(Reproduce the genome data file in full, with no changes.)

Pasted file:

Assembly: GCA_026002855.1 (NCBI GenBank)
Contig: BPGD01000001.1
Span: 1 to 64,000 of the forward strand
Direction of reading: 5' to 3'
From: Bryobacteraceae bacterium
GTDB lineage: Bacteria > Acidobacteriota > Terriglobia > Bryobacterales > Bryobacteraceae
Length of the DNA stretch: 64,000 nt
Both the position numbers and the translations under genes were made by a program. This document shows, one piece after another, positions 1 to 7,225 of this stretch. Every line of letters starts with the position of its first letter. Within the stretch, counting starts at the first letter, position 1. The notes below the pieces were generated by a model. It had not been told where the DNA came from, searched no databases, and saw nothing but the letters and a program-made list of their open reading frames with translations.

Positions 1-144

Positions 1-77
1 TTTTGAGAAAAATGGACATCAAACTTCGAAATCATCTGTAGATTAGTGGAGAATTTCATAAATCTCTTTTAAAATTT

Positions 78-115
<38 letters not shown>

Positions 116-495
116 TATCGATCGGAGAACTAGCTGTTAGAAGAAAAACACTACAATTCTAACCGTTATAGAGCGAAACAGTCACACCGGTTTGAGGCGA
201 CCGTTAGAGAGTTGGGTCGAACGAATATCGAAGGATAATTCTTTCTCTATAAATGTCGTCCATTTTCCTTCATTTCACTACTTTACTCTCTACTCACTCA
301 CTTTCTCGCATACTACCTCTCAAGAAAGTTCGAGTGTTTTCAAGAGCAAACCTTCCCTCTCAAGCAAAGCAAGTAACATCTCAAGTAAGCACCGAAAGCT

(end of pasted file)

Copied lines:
Assembly: GCA_026002855.1 (NCBI GenBank)
Contig: BPGD01000001.1
Span: 1 to 64,000 of the forward strand
Direction of reading: 5' to 3'
From: Bryobacteraceae bacterium
GTDB lineage: Bacteria > Acidobacteriota > Terriglobia > Bryobacterales > Bryobacteraceae
Length of the DNA stretch: 64,000 nt
Both the position numbers and the translations under genes were made by a program. This document shows, one piece after another, positions 1 to 7,225 of this stretch. Every line of letters starts with the position of its first letter. Within the stretch, counting starts at the first letter, position 1. The notes below the pieces were generated by a model. It had not been told where the DNA came from, searched no databases, and saw nothing but the letters and a program-made list of their open reading frames with translations.

Positions 1-144

Positions 1-77
1 TTTTGAGAAAAATGGACATCAAACTTCGAAATCATCTGTAGATTAGTGGAGAATTTCATAAATCTCTTTTAAAATTT

Positions 78-115
<38 letters not shown>

Positions 116-495
116 TATCGATCGGAGAACTAGCTGTTAGAAGAAAAACACTACAATTCTAACCGTTATAGAGCGAAACAGTCACACCGGTTTGAGGCGA
201 CCGTTAGAGAGTTGGGTCGAACGAATATCGAAGGATAATTCTTTCTCTATAAATGTCGTCCATTTTCCTTCATTTCACTACTTTACTCTCTACTCACTCA
301 CTTTCTCGCATACTACCTCTCAAGAAAGTTCGAGTGTTTTCAAGAGCAAACCTTCCCTCTCAAGCAAAGCAAGTAACATCTCAAGTAAGCACCGAAAGCT